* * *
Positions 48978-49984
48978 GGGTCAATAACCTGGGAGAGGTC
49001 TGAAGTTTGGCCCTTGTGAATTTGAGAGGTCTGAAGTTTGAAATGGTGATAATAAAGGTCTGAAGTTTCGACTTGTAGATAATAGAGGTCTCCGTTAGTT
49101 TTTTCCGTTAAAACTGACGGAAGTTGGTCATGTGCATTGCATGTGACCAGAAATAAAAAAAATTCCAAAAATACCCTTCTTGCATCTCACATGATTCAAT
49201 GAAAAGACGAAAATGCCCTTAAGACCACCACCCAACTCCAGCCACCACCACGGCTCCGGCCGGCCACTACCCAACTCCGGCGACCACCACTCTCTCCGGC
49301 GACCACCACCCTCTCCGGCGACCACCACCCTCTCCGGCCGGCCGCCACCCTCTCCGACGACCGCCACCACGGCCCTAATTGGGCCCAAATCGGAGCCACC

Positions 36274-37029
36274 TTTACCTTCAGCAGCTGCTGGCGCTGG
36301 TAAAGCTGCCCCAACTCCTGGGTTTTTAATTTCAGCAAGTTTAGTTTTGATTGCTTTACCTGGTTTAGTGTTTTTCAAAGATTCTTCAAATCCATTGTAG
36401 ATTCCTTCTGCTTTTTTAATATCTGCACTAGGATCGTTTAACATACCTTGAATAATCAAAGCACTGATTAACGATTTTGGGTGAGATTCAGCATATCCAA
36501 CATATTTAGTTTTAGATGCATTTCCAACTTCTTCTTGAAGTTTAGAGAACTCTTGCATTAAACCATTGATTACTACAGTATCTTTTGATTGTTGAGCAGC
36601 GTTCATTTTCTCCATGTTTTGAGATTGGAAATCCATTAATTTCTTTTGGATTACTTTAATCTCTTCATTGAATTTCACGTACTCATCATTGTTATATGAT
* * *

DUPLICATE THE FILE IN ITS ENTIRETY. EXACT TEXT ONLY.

Positions 48978-49984
48978 GGGTCAATAACCTGGGAGAGGTC
49001 TGAAGTTTGGCCCTTGTGAATTTGAGAGGTCTGAAGTTTGAAATGGTGATAATAAAGGTCTGAAGTTTCGACTTGTAGATAATAGAGGTCTCCGTTAGTT
49101 TTTTCCGTTAAAACTGACGGAAGTTGGTCATGTGCATTGCATGTGACCAGAAATAAAAAAAATTCCAAAAATACCCTTCTTGCATCTCACATGATTCAAT
49201 GAAAAGACGAAAATGCCCTTAAGACCACCACCCAACTCCAGCCACCACCACGGCTCCGGCCGGCCACTACCCAACTCCGGCGACCACCACTCTCTCCGGC
49301 GACCACCACCCTCTCCGGCGACCACCACCCTCTCCGGCCGGCCGCCACCCTCTCCGACGACCGCCACCACGGCCCTAATTGGGCCCAAATCGGAGCCACC

Positions 36274-37029
36274 TTTACCTTCAGCAGCTGCTGGCGCTGG
36301 TAAAGCTGCCCCAACTCCTGGGTTTTTAATTTCAGCAAGTTTAGTTTTGATTGCTTTACCTGGTTTAGTGTTTTTCAAAGATTCTTCAAATCCATTGTAG
36401 ATTCCTTCTGCTTTTTTAATATCTGCACTAGGATCGTTTAACATACCTTGAATAATCAAAGCACTGATTAACGATTTTGGGTGAGATTCAGCATATCCAA
36501 CATATTTAGTTTTAGATGCATTTCCAACTTCTTCTTGAAGTTTAGAGAACTCTTGCATTAAACCATTGATTACTACAGTATCTTTTGATTGTTGAGCAGC
36601 GTTCATTTTCTCCATGTTTTGAGATTGGAAATCCATTAATTTCTTTTGGATTACTTTAATCTCTTCATTGAATTTCACGTACTCATCATTGTTATATGAT